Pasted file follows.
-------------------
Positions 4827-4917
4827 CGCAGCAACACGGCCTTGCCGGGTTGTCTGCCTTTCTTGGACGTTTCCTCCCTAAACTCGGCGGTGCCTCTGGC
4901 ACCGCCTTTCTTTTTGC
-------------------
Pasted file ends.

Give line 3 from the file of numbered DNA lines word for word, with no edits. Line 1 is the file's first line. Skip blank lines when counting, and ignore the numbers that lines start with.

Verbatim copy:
4901 ACCGCCTTTCTTTTTGC